With LA and Boston both showing signs of age, some believe the league's two most storied franchises are headed for longer-run decline. I suspect it's way too early to write their eulogies. While new teams have certainly emerged, those older powerhouses still have much to build on. But what's even more interesting is how the dynamics of place and talent are shaping not just the make-up of the NBA's dominant teams, but the strategies that the smaller-market teams are adopting to combat them.

Location plays a huge and sometimes underestimated role in sports, even more so than in many other more traditional industries. The biggest cities have the biggest markets and the biggest attendance, true--but only up to a point.  Arena size is more or less fixed. Dallas, a big but far from the biggest city, leads the league in attendance and Portland, a medium-sized city, is second. It's not so much "big" that matters for attendance as "big enough." Plus, there is a close relationship between attendance and wins in most cases, as my previous post on the playoffs showed.

Where location really matters is in determining where the most talented players end up. In the modern NBA, the location decisions of a few highly talented superstars can have a radical impact on which teams excel and which teams fail. Just look at the turnarounds of the Miami Heat and the New York Knicks this year, and the decline of the Phoenix Suns and Cleveland Cavaliers -- two teams that had been perennial playoff participants. Place acts as a key axis of talent attraction -- few if any other types of talent are as closely linked to a city and its identity as its sports stars. Look at the fallout over LeBron James's move from Cleveland to Miami, or perhaps more to the point, Amar'e Stoudemire's rocket-like ascent to mega-star status when he moved from Phoenix to NYC.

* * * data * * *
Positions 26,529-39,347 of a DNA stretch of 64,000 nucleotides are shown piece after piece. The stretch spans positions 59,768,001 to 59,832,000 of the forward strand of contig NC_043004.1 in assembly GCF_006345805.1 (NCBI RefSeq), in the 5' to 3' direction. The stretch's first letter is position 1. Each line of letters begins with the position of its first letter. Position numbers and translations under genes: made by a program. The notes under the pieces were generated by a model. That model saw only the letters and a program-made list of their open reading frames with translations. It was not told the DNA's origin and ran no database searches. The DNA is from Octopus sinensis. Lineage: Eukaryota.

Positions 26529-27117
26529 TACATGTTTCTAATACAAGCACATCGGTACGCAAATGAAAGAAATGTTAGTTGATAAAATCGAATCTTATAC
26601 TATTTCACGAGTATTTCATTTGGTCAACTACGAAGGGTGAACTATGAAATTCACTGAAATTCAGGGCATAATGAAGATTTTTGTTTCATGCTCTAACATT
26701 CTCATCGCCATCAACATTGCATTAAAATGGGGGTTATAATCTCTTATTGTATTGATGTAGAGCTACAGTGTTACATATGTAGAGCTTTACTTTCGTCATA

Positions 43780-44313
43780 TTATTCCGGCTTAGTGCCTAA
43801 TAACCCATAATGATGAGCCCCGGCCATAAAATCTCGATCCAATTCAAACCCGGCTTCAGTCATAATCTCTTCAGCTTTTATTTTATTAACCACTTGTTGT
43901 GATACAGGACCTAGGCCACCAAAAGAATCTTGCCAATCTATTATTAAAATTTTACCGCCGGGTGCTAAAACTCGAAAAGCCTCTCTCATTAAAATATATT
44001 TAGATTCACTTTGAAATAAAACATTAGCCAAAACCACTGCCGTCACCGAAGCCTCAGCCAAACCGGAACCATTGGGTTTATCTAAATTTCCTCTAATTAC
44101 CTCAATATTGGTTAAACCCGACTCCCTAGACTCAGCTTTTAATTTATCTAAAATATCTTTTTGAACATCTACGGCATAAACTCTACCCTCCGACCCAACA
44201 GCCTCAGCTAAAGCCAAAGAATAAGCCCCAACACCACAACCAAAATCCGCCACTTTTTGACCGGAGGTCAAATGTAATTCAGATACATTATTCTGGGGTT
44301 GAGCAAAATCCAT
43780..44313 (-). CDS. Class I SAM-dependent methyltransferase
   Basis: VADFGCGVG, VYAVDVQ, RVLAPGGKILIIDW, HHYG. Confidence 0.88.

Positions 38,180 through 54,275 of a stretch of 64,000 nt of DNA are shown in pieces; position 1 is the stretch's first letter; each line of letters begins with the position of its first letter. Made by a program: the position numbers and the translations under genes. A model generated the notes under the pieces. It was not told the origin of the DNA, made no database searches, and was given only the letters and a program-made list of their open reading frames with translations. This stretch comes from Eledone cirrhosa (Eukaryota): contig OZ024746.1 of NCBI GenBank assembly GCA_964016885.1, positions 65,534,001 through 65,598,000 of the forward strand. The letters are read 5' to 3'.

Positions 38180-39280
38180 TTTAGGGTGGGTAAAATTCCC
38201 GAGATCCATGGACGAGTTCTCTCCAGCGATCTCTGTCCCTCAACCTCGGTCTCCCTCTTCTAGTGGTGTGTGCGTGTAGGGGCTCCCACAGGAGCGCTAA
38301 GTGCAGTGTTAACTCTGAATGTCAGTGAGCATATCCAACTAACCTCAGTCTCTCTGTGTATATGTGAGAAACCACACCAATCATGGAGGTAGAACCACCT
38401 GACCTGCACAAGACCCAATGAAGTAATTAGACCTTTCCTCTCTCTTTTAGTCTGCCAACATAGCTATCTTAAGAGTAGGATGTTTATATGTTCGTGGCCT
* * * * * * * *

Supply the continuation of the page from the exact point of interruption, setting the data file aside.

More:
Beyond attendance, larger cities bring something else that is critical to talent's locational calculus: Franchises in the largest cities not only have the money but the essential media clout required to lure top talent and put together super-teams. A larger, more central media market means a bigger platform, more coverage, and of course the potential for more endorsement deals that make for a more lucrative career.

Presented by

Richard Florida is Co-founder and Editor at Large of CityLab.com and Senior Editor at The Atlantic. He is director of the Martin Prosperity Institute at the University of Toronto and Global Research Professor at NYU. More

Florida is author of The Rise of the Creative ClassWho's Your City?, and The Great Reset. He's also the founder of the Creative Class Group, and a list of his current clients can be found here